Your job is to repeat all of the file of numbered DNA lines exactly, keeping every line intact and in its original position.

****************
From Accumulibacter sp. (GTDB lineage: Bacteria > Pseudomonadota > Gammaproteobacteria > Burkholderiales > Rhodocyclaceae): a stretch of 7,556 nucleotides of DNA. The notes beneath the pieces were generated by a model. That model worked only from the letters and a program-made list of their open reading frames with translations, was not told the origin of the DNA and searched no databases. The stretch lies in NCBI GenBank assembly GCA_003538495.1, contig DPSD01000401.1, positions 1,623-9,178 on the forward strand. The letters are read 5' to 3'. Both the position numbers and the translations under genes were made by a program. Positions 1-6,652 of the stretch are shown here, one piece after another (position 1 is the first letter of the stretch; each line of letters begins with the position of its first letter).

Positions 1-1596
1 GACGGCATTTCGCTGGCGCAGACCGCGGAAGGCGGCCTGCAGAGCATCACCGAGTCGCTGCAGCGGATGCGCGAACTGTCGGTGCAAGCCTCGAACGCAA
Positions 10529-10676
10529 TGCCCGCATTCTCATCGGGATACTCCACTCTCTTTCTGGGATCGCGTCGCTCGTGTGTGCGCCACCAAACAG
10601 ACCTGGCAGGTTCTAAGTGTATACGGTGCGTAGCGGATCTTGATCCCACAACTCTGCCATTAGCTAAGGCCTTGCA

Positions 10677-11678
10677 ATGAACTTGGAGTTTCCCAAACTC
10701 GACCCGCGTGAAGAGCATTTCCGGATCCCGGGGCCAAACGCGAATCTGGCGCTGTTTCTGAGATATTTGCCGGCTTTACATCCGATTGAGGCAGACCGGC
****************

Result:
From Accumulibacter sp. (GTDB lineage: Bacteria > Pseudomonadota > Gammaproteobacteria > Burkholderiales > Rhodocyclaceae): a stretch of 7,556 nucleotides of DNA. The notes beneath the pieces were generated by a model. That model worked only from the letters and a program-made list of their open reading frames with translations, was not told the origin of the DNA and searched no databases. The stretch lies in NCBI GenBank assembly GCA_003538495.1, contig DPSD01000401.1, positions 1,623-9,178 on the forward strand. The letters are read 5' to 3'. Both the position numbers and the translations under genes were made by a program. Positions 1-6,652 of the stretch are shown here, one piece after another (position 1 is the first letter of the stretch; each line of letters begins with the position of its first letter).

Positions 1-1596
1 GACGGCATTTCGCTGGCGCAGACCGCGGAAGGCGGCCTGCAGAGCATCACCGAGTCGCTGCAGCGGATGCGCGAACTGTCGGTGCAAGCCTCGAACGCAA
Positions 10529-10676
10529 TGCCCGCATTCTCATCGGGATACTCCACTCTCTTTCTGGGATCGCGTCGCTCGTGTGTGCGCCACCAAACAG
10601 ACCTGGCAGGTTCTAAGTGTATACGGTGCGTAGCGGATCTTGATCCCACAACTCTGCCATTAGCTAAGGCCTTGCA

Positions 10677-11678
10677 ATGAACTTGGAGTTTCCCAAACTC
10701 GACCCGCGTGAAGAGCATTTCCGGATCCCGGGGCCAAACGCGAATCTGGCGCTGTTTCTGAGATATTTGCCGGCTTTACATCCGATTGAGGCAGACCGGC